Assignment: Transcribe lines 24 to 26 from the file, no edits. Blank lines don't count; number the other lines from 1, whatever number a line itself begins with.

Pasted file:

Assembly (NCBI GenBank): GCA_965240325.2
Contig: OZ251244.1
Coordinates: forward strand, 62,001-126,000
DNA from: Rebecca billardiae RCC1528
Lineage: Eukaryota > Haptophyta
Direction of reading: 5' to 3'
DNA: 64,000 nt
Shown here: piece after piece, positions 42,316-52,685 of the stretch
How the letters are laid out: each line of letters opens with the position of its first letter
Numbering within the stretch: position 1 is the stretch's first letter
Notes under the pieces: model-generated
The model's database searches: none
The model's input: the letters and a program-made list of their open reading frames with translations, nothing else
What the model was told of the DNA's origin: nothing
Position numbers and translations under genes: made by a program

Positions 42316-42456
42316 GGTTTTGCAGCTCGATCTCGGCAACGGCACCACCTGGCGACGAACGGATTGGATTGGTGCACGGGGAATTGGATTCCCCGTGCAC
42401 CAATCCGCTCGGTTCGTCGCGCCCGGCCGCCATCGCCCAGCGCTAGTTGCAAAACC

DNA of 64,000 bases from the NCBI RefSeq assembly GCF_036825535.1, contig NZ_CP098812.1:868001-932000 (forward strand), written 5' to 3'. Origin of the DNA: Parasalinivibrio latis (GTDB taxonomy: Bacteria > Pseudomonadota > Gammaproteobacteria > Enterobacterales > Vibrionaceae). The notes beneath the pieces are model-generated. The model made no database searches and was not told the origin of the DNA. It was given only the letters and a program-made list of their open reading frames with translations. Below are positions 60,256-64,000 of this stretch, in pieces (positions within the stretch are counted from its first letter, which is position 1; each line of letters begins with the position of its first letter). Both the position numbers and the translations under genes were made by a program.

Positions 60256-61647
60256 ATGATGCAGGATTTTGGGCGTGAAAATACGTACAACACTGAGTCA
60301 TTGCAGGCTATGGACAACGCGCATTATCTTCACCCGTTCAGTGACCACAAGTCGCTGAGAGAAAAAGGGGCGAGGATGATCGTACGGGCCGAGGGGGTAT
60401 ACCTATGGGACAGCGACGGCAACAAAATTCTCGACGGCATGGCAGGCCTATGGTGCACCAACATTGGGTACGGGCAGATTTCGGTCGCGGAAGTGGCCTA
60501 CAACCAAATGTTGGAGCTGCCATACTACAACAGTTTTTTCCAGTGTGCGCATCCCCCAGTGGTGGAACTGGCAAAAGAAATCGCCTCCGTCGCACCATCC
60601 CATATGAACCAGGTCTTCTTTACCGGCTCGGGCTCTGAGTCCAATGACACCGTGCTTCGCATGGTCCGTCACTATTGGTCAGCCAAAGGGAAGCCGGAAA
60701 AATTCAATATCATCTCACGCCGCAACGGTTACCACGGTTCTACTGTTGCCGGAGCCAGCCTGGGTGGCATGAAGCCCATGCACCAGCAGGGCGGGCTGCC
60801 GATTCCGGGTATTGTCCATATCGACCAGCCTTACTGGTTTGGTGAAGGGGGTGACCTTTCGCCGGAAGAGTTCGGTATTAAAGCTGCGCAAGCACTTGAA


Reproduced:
60501 CAACCAAATGTTGGAGCTGCCATACTACAACAGTTTTTTCCAGTGTGCGCATCCCCCAGTGGTGGAACTGGCAAAAGAAATCGCCTCCGTCGCACCATCC
60601 CATATGAACCAGGTCTTCTTTACCGGCTCGGGCTCTGAGTCCAATGACACCGTGCTTCGCATGGTCCGTCACTATTGGTCAGCCAAAGGGAAGCCGGAAA
60701 AATTCAATATCATCTCACGCCGCAACGGTTACCACGGTTCTACTGTTGCCGGAGCCAGCCTGGGTGGCATGAAGCCCATGCACCAGCAGGGCGGGCTGCC